1 de marzo de 2016 / 15:55 / hace 2 años

SOFTS-Raw sugar steadies, cocoa dips on firmer pound

* Wilmar scoops up raw sugar delivery - traders

* Concerns over dry weather impact on Ivorian mid-crop (Adds trade comment, updates prices)

By David Brough

LONDON, March 1 (Reuters) - Raw sugar futures on ICE steadied on Tuesday as the market took stock of a 600,000-tonne delivery against expiry of the March contract, while London cocoa eased slightly under pressure from a firmer pound.

Arabica coffee was little changed as dealers focused on expectations for an abundant harvest in top grower Brazil.

Sugar futures were little changed on news that Wilmar International Ltd has bought 599,011 tonnes of sugar against the March ICE contract, its fourth straight raw sugar purchase through the Intercontinental Exchange.

“It seems we will probably test higher in the medium term and our best guestimate would be higher for the next 100 point move (1 cent),” said Tom Kujawa, co-head of the softs department at Sucden Financial Sugar.

May raw sugar was down 0.05 cent, or 0.35 percent, at 14.31 cents per lb at 1537 GMT, having touched a five-week high of 14.61 cents a lb on Monday.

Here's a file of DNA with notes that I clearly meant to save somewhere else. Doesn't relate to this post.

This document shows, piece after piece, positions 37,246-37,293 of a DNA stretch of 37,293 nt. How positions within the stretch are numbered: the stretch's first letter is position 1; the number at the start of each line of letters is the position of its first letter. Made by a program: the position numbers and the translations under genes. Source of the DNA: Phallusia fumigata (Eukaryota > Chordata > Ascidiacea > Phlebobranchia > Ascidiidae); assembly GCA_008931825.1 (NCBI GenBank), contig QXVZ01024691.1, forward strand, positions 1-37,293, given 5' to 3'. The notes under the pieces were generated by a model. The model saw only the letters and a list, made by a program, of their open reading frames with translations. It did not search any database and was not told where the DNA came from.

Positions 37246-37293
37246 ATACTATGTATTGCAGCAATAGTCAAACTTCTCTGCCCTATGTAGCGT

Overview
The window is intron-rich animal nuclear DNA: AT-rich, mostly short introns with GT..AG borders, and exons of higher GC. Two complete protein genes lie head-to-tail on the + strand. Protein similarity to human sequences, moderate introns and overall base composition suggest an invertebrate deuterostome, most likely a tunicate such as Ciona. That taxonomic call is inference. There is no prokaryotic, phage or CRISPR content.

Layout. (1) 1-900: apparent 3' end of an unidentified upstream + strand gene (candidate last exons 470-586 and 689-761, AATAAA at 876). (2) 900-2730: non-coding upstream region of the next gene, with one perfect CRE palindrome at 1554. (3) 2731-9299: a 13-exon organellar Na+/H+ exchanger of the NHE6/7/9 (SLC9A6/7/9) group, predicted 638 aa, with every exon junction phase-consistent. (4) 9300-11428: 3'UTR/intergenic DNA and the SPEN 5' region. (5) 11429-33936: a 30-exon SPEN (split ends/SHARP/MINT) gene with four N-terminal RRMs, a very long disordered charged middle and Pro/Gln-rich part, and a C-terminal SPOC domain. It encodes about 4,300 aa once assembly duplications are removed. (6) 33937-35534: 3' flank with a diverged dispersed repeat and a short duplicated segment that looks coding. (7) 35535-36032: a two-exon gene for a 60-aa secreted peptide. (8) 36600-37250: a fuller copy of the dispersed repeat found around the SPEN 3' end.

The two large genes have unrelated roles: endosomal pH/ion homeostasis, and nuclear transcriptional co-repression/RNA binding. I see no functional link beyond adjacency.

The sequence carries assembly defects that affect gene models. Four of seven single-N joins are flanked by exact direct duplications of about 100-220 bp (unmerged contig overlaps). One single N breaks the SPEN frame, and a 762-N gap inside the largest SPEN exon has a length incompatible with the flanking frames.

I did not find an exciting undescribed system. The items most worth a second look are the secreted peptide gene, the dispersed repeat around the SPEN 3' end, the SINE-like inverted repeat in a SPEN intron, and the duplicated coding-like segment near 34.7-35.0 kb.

May white sugar was up $0.50 or 0.1 percent, at $407.40 per tonne.

Arabica coffee was underpinned by a firmer Brazilian real currency.

A stronger real reduces local currency returns from sales of dollar-denominated sugar.

Dealers were looking to the development of the next arabica crop in Brazil, with the harvest due to start around May.

May arabicas were down 1.35 cents, or 1.2 percent, at $1.1370 per lb.

“If bullish sentiment pulls through, the 10-day moving average at $1.1686 a lb looks set to be a target for traders,” Sucden Financial Research said in a note.

“However, the 40-day moving average at $1.1869 seems harder to breach at this moment but could be an upside target in sessions to come.”

May robusta coffee was down $33, or 2.3 percent, at $1,380 per tonne.

Cocoa futures edged lower on a firmer pound although remained underpinned by concerns over dry weather in top grower Ivory Coast.

March London cocoa was down 29 pounds, or 1.3 percent, at 2,186 pounds per tonne.

May New York cocoa was down $29, or 1 percent, at $2,926 per tonne. (Editing by Susan Thomas and David Evans)

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